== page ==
What Are You Really Hungry For?
The hunger behind the hunger for food.
Posted November 23, 2020
We tend to think about hunger in relation to food, but guess what? We have a lot of hungers for a lot of things. And by hunger, I mean craving, need, thirst, desire, yearning.
Have you ever tried to ignore your hunger for food? Many diet programs tell you to wait a half-hour. Brush your teeth. Chew a piece of gum. Go for a run. And those methods can work, but only for a while. Not to mention they often backfire, because we all know what it’s like to be so hungry that the idea of portion control is untenable. And that’s just relating hunger to food.
Here’s the thing: Understanding our hungers for love, power, freedom, respect and more is critical to understanding our hunger for food.
For example, needing love in an unloving or lacking environment—from a person who is withholding, busy, distracted, or transactional—can really hurt. If this is your situation, you know that when you’ve reached out for love, you’re used to feeling hurt or punished. It doesn’t make you want to reach out again. You may try to have less of a hunger for love. You may call yourself needy, but the hunger persists.
Or maybe you have a hunger to be powerful, to make a difference with your intelligence and advocacy. You speak up about issues that are near and dear to your heart, and people respond by saying, "You’re too much. You’re too demanding. You’re not likable. You’re too loud. You’re a woman, you should sit back. You should listen. Who do you think you are? You’re really not that smart." How shaming!
Your hunger to be powerful is met with the daily onslaught of sexist conditioning women endure from day one. It leads to the suppression of the hunger.
Even when you’re suppressing a hunger, it doesn’t go away. Our deep needs are really strong. They’re huge, and you can’t really stop them.
So your hunger meets resistance and then it backs off a little bit, and then it comes around again. It keeps looking for a way. Your hunger for love, power, tenderness, or something else is going to keep looking to express itself.
One big way emotional hungers get expressed is through food because when these deeper hungers are unmet, we reach for foods that remind us of the satisfaction we truly seek.
A hunger for tenderness looks for itself externally. After a rough day, the psyche will say, “Ooh, I think I’ll have some tea with honey in it. And maybe cream and sugar, too.”
Your inner voice may pipe up, “Well, couldn’t you maybe not put the cream and the sugar in it?”
“But the cream and sugar are so good.”
That anti-cream and sugar voice is in cahoots with ones that say, "You’re too demanding. You shouldn’t be so needy. You should be there for others who need your care." They both argue, however inadvertently, against the expression of your need for tenderness.
A loaded cup of tea is not likely to placate the hunger for power. If that’s not getting expressed, the psyche might crave a fantastic burrito. “I like to eat burritos with black beans, and green chile, and sour cream, and taco meat.” It’s like a big pow of spice and texture and contrast and heat. It has a lot of oomph, and that power in you that’s being suppressed has a lot of oomph too.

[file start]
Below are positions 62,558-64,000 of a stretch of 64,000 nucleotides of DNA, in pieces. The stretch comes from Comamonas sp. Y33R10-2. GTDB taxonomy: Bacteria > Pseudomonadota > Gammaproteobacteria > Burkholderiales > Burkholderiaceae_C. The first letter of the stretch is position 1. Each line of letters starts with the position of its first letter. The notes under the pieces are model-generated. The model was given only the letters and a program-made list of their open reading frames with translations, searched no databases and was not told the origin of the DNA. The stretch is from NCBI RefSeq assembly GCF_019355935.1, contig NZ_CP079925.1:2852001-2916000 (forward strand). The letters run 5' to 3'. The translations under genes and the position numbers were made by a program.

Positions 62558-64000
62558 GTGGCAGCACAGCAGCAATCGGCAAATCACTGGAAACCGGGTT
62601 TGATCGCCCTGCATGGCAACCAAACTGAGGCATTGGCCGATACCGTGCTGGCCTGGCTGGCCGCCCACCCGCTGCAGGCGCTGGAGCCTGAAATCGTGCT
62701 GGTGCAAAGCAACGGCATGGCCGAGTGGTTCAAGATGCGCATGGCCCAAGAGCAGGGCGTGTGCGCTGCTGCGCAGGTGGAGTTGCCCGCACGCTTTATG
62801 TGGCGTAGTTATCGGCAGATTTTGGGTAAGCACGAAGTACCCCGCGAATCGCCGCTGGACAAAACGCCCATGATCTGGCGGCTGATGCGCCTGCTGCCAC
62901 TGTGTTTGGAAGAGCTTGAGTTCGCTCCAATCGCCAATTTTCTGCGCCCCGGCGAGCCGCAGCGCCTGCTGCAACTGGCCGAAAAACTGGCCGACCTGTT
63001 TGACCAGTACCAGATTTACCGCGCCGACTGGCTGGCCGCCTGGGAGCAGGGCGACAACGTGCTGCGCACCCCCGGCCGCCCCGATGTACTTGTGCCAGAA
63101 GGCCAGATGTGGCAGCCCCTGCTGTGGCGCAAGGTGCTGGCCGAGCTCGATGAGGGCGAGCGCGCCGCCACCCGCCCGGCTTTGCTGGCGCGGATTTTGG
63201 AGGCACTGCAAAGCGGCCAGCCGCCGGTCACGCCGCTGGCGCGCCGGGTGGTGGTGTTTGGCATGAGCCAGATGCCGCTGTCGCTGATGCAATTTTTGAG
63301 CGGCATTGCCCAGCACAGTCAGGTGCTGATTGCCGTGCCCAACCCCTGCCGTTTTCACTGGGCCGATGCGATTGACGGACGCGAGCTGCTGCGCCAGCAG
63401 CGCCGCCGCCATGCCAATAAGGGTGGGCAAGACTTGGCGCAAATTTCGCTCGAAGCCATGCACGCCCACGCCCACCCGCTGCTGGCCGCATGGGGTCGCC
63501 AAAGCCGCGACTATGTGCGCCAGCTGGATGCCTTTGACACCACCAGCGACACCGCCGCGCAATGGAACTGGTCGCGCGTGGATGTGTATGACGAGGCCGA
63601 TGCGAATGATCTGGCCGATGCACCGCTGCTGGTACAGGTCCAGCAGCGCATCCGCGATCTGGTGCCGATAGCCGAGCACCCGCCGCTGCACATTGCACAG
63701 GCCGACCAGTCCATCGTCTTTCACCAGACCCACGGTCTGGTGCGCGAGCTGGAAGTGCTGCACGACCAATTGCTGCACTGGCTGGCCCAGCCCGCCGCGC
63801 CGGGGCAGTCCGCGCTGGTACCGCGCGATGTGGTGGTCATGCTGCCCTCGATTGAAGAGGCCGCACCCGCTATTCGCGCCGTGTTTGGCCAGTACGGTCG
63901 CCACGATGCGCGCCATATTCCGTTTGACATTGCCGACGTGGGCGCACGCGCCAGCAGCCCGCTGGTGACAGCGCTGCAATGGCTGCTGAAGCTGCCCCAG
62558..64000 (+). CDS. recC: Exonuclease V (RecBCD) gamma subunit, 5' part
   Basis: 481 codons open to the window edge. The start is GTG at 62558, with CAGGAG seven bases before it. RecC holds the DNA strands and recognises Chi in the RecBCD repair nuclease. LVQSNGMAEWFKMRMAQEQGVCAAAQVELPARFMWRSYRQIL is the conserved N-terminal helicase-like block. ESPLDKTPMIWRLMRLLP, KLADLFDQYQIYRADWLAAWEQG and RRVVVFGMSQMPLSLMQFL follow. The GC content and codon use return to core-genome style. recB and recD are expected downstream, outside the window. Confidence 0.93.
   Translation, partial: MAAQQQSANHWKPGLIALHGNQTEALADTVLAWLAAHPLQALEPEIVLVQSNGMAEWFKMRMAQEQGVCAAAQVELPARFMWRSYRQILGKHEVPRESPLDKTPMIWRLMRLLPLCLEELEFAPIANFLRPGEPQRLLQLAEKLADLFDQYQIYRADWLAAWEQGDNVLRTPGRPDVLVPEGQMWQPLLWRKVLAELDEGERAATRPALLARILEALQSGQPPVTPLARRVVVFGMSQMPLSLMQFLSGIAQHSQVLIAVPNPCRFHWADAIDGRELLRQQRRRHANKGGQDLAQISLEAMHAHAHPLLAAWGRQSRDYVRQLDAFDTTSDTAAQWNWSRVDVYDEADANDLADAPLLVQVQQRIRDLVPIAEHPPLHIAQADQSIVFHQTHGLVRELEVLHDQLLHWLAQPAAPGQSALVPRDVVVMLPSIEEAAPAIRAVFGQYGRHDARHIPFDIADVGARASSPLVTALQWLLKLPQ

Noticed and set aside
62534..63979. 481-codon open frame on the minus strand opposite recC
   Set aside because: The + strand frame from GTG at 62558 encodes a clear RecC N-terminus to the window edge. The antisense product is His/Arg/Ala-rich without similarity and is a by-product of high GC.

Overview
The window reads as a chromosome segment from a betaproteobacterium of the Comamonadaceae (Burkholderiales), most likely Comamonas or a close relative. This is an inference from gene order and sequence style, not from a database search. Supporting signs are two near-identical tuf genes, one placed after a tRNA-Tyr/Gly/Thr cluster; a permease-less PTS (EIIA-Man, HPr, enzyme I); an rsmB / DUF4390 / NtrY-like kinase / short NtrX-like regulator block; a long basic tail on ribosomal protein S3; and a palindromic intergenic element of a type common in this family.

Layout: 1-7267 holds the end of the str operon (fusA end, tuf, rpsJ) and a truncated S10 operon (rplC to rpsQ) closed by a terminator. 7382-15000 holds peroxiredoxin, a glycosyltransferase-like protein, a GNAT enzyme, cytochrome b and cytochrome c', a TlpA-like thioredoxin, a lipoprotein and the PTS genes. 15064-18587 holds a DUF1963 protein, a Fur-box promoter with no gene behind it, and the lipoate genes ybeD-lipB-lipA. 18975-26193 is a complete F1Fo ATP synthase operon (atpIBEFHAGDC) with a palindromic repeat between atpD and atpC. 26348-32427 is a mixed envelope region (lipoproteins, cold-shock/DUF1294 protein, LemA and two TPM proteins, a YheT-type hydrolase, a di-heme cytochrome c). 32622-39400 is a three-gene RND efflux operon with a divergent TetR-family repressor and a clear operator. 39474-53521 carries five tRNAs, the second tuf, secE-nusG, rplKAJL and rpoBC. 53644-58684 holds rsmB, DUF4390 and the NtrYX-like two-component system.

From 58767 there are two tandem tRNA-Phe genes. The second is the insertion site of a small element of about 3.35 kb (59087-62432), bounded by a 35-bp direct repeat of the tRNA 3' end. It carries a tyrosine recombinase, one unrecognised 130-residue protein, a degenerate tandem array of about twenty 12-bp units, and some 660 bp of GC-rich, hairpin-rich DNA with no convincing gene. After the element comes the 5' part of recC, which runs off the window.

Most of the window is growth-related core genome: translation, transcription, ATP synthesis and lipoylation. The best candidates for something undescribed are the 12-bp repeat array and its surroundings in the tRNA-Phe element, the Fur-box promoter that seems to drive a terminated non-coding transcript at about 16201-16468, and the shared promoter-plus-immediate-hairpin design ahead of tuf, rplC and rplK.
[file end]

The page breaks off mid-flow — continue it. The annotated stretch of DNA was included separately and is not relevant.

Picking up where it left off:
The hunger for power looks for oomph and finds it in a burrito. Then you end up looking to satisfy your frustrated need to be powerful, which is always there, with burritos, always there (via various drive-throughs, etc.). And these drive-throughs are offering food that’s been fine-tuned in labs to be addictive. Pretty soon, your desire to be powerful is having unintended effects that contribute to feeling even more thwarted in the world.
People unconsciously pick out foods that allow a hunger to find itself and feel temporarily sated.
The harder it is to meet the hunger in the world, be it love, power, or tenderness, the more yummy, the more addictive it is to have the corresponding foods.
So if you say to yourself, or if your coach or therapist says, “Can’t you give up the food?” it would be like saying, "Can’t you give up being a powerful woman? Can’t you give up wanting tenderness? Can’t you give up wanting love? Come on. Measure your calories, don’t eat the chips after 6, and go for your run, and count your steps, and suppress your need for power, for love, for tenderness."
When someone asks, “Why can’t you just give that up?” it seems so simple. But if you acknowledge the impact of thwarted hungers, you realize it’s as difficult as coming out as yourself—loving, tender, powerful, free-spirited, brilliant—in the world. The question often hurts because people can be hurtful. Think of the trans youth who are killing themselves because it’s so painful to be true to themselves, who risk so much by speaking up.
In my practice, I don’t tell women not to put cream in their coffee, so to speak. I don’t say, “Why can’t you just give that up?” These questions are too often not only ignorant, they're condescending.
In the research for my new book, You Can't Judge a Body by Its Cover, I learned that many women need support to express their power and hungers more. They are looking for support to build boundaries so when they inevitably encounter patriarchal pushback, they see it for what it is: a system of oppression, and it only makes them more dead set on being who they are: their birthright. Suddenly burritos aren’t that alluring. Sure, they’re delicious, but only to the extent that they satisfy a culinary hunger.
So many people never get to this point because they’re caught up in a cycle of dieting, or they give up on the whole endeavor without identifying the hunger of their soul to be their true selves and get their needs met. When you become aware of what you need and who you are, you’re able to remake your life in ways that feed your soul.